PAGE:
FYI from the NHLBI Index

December 2000: Vol. 1, Issue 3
Summaries of Meetings
and Announcements of Upcoming Events

The National Heart, Lung, and Blood Advisory Council's Fall Meetings
  • September 8, 2000
  • October 19, 2000

NHLBI to Hold Second Annual Public Interest Organization Meeting

February is American Heart Month

The National Heart, Lung, and Blood Advisory Council's Fall Meetings

The National Heart, Lung, and Blood Advisory Council (NHLBAC) meets four times a year in Bethesda, MD. Full minutes of Council meetings are available online. The Council's next meeting is scheduled for February 1, 2001, at 8:30 AM. It is open to the public and will be held at the NIH in Building 31C, Conference Room 10.

The FYI from the NHLBI staff thanks Mrs. Judith Simpson, member of the NHLBAC and Vice President, Pulmonary Hypertension Association, for her efforts in preparing this article.

September 8, 2000 Meeting

Following preliminary remarks by Dr. Claude Lenfant, Director of the NHLBI, the Council engaged in a discussion of patient safety during clinical trials. It is of paramount importance to the NIH that investigators conducting studies with human subjects ensure patient safety. Dr. Amy Patterson, Director of the NIH Office of Biotechnology Activities, described the oversight of NIH-funded gene therapy trials. Dr. Sonia Skarlatos, NHLBI, described the roles of data and safety monitoring boards. A discussion ensued about patient education and informed consent. It is hoped that recommendations for improvements in ensuring patient safety will emerge from a NIH patient safety symposium and a cardiovascular safety symposium to be held this winter.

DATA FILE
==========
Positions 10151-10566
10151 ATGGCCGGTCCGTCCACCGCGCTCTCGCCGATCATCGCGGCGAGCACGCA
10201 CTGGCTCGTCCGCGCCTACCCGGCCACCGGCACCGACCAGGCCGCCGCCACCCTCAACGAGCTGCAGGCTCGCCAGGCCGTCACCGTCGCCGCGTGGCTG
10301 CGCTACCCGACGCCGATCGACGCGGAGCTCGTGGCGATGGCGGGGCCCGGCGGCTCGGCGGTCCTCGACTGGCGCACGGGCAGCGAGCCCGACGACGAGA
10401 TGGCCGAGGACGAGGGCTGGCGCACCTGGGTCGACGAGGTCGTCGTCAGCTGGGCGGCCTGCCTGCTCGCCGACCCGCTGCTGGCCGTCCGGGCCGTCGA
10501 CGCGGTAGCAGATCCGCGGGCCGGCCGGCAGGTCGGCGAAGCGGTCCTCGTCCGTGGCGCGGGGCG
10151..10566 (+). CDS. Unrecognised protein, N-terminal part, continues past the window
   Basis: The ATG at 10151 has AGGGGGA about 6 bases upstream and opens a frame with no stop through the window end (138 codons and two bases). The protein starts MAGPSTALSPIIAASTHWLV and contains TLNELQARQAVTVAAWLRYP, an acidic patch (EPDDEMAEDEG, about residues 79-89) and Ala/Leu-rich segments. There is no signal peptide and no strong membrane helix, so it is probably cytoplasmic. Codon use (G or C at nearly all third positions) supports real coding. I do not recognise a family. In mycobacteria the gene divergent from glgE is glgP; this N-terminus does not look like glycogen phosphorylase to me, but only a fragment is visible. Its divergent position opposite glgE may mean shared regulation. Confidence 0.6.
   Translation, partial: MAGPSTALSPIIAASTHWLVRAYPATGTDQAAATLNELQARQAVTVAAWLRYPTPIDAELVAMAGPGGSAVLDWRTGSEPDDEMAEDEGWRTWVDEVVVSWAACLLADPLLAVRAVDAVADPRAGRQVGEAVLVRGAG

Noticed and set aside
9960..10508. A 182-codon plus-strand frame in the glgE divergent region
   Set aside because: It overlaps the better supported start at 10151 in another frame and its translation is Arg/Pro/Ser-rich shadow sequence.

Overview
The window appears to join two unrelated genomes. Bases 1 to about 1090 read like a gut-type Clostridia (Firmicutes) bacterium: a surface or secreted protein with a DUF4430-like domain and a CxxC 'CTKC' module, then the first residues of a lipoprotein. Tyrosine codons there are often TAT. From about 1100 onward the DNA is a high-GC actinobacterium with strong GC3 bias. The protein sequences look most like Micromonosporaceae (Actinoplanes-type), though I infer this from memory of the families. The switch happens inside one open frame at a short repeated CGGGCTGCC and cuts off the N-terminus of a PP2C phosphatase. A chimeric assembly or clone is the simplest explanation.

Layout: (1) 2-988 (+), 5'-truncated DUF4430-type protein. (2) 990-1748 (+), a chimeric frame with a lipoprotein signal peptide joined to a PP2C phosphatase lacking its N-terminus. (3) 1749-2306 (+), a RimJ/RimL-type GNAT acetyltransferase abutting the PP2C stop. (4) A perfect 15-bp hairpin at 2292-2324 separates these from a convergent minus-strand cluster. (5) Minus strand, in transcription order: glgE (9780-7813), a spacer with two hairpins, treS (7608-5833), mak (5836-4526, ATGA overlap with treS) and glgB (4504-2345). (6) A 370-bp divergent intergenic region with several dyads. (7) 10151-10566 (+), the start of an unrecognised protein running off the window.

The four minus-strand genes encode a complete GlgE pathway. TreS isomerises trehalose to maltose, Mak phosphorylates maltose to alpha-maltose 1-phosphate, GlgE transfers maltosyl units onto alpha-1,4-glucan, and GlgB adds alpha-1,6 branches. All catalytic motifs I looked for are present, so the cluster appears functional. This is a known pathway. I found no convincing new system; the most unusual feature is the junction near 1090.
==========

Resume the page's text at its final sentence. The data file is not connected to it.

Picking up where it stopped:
Dr. Susan Old, NHLBI, presented information on the NIH Biomedical Information Science and Technology Initiative and Consortium. Simply put, the data deluge has created informatic and computational challenges in areas including surgery, clinical practice, medical genetics, clinical trials, drug development, and cell biology.

Dr. Carl Roth, NHLBI, presented information about the increase in the average cost of research grants. Dr. Lenfant noted that the primary concern is that as big dollar grants grow, the amount of funding for investigators with innovative research projects will decrease. On the other hand, genomics research and other new research areas that require big-ticket grants will change the way medicine is practiced. The Council began discussing possible ways of achieving a balance in funding to ensure continuation of both types of projects.

The Council awarded 115 grants for a total cost of $72,730,466.

October 19, 2000 Meeting

In his opening statement, Dr. Lenfant acknowledged and thanked five Council members whose terms are expiring and announced the appointment of five new members.

Dr. Teri Manolio, NHLBI, reported on the activities pertaining to NHLBI training programs. Discussion focused on training in new disciplines to improve clinical and behavioral research, developing multidisciplinary programs to bridge areas of expertise, encouraging future research training programs and mentorships, and involving students early (for example, at the elementary school level) in exciting, interesting science. With rapidly emerging developments, it is the goal of the NHLBI to match research needs with appropriate training opportunities.